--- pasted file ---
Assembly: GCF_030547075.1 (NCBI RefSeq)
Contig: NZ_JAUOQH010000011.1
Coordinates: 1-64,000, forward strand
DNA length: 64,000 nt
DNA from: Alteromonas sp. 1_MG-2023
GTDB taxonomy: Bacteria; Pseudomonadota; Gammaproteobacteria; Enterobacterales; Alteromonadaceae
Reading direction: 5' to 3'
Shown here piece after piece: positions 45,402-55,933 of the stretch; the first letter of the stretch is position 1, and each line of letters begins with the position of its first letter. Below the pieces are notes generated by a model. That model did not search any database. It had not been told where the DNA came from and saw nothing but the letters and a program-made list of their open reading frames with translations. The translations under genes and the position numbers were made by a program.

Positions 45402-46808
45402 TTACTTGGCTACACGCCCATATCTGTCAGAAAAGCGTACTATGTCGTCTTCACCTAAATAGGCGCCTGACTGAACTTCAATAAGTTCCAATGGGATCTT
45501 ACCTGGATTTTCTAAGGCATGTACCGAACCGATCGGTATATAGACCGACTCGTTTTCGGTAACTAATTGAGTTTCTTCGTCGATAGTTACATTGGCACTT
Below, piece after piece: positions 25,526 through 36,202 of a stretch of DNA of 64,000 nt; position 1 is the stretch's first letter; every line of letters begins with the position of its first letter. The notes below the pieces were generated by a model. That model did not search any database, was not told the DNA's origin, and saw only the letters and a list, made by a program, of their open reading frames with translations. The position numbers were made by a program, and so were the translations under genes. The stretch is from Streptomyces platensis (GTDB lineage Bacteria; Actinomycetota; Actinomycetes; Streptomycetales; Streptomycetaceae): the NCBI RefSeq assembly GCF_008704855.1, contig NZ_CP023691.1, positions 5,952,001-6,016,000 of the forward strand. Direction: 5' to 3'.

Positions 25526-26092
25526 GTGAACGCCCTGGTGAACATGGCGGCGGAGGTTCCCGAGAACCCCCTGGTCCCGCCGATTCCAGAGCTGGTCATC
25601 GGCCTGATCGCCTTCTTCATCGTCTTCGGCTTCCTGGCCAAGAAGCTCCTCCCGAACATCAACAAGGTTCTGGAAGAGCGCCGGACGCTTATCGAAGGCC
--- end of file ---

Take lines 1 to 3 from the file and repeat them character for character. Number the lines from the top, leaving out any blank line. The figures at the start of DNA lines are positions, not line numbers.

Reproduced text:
Assembly: GCF_030547075.1 (NCBI RefSeq)
Contig: NZ_JAUOQH010000011.1
Coordinates: 1-64,000, forward strand